Capital Region

Girls’ wrestling, hockey taking bold steps forward in Section II this winter

Niskayuna freshman Isabella Lozovsky, top, practices a move with junior Makayla Matson at the Niskayuna/Schenectady girls' wrestling practice at Niskayuna HIgh School Tuesday, Nov. 15, 2022.

Niskayuna freshman Isabella Lozovsky, top, practices a move with junior Makayla Matson at the Niskayuna/Schenectady girls' wrestling practice at Niskayuna HIgh School Tuesday, Nov. 15, 2022.

During her time as a student manager for the Schenectady wrestling team, Anecia Singh had a recurring thought.

“Why isn’t there a girls’ team?”

While there’s a noted history of girls competing, and succeeding, against boys in high school wrestling, the issue of coed competition has often been a barrier for many.

This year, across Section II, girls such as Singh are taking their chance to get off the sidelines and step onto the mat. Singh, a senior at Schenectady, is a member of the merged Niskayuna/Schenectady team, one of 13 girls’ wrestling teams in Section II embarking on their inaugural season this winter.

“All my friends, they all wrestle, so it’s like, why not?” Singh said. “I know it can build your mindset, can build you up as a person and I just wanted to be more physically fit. So, why not wrestling?”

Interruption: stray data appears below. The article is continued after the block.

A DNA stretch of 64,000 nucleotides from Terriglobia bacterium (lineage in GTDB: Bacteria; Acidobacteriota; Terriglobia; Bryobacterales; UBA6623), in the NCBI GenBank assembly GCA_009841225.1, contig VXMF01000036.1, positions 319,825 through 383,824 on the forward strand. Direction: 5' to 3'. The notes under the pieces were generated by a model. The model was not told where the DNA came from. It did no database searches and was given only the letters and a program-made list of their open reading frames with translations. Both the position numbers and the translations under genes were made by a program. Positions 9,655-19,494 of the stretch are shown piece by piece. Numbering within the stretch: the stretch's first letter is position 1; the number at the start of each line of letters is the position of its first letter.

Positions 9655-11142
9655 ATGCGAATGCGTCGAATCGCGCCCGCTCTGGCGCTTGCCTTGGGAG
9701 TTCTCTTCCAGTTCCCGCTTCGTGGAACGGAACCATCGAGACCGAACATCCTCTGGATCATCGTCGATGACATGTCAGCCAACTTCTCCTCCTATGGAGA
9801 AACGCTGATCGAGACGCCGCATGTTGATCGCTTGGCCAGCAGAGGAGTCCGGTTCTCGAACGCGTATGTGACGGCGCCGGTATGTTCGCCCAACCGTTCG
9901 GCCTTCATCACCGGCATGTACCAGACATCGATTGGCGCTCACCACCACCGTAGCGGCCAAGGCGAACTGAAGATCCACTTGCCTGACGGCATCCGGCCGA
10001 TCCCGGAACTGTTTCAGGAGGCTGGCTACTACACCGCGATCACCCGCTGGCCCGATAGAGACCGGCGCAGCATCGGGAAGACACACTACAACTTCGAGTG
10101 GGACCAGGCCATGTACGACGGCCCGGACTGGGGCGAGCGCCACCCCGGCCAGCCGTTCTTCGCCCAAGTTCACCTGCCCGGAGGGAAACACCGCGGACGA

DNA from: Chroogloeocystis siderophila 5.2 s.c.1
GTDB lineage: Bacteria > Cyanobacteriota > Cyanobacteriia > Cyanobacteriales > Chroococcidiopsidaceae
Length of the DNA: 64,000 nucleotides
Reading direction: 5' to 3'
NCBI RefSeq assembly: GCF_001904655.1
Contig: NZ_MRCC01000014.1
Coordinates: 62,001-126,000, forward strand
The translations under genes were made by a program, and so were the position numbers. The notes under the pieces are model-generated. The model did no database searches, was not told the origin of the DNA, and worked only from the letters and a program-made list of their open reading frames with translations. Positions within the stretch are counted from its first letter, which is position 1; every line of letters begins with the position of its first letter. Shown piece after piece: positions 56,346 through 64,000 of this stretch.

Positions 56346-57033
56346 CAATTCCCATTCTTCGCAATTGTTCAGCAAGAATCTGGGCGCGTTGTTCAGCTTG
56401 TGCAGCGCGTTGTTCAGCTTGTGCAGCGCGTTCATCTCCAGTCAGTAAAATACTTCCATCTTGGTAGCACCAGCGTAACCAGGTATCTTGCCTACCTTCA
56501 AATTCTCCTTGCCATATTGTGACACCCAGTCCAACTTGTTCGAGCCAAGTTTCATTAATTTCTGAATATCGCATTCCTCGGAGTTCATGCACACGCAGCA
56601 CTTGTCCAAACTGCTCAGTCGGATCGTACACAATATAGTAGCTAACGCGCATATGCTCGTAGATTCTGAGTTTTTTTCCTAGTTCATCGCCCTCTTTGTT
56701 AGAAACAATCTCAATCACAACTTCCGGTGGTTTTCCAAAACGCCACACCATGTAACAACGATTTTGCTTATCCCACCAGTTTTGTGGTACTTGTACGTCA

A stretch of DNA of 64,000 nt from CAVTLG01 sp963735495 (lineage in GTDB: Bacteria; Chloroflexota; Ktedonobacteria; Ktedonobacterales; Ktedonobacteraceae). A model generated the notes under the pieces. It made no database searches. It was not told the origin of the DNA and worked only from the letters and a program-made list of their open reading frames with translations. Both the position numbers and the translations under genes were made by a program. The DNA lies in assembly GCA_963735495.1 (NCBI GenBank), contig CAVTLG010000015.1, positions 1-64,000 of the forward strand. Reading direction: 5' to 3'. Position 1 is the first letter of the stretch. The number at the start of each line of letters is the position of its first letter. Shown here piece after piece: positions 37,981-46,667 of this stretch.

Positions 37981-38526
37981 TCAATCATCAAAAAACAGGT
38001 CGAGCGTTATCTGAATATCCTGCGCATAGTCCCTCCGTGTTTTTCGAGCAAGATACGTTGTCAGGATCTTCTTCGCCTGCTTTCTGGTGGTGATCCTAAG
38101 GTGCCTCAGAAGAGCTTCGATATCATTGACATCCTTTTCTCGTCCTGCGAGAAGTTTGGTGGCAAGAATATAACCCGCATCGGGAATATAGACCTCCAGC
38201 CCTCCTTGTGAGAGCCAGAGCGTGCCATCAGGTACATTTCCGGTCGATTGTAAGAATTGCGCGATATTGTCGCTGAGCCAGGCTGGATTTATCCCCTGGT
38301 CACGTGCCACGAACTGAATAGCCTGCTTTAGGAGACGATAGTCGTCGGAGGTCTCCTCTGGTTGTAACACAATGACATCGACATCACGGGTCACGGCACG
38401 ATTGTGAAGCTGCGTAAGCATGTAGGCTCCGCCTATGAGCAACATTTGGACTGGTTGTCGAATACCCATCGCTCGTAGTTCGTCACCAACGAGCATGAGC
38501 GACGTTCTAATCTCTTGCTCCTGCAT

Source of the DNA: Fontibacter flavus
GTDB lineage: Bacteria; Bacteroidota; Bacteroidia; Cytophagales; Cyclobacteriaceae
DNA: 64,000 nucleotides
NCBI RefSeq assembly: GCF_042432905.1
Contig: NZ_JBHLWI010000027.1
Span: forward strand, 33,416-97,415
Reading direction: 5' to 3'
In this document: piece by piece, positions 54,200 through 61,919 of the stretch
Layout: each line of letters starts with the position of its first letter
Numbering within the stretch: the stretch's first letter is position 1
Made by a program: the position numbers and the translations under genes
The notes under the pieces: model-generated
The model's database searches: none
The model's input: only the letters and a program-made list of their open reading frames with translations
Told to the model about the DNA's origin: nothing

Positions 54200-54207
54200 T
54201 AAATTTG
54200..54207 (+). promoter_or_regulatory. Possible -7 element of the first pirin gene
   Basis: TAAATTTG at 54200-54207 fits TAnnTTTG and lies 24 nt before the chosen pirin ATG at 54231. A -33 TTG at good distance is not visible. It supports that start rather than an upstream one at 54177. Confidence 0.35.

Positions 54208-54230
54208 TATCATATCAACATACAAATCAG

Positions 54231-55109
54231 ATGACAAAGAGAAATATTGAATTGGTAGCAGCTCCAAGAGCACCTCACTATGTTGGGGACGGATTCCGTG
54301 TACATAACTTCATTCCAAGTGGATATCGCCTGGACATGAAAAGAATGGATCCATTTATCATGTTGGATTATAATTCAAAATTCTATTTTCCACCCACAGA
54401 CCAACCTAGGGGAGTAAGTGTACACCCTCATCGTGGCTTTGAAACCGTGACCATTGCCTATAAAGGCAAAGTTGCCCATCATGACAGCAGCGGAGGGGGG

“Why not?” appears to be a mindset for up-and-coming girls’ sports around the area this winter. In addition to girls’ wrestling, Section II will also sponsor its first girls’ hockey team as six schools from Saratoga and Warren counties combined to form the Adirondack United squad.

Girls’ wrestling was granted emerging-sport status by the New York Public High School Athletic Association this school year. That status is earned when at least four of NYSPHSAA’s 11 sections have at least four teams competing in that sport. Another girls’ sport, flag football, will also operate under emerging status in the spring.

Along with Niskayuna/Schenectady, the other Section II girls’ wrestling programs set to compete this winter are Coxsackie-Athens, Shaker, Watervliet/Cohoes, Berlin/New Lebanon, Tamarac, Guilderland, Maple Hill, Shenendehowa, Whitehall, Salem/Cambridge, Granville and Colonie.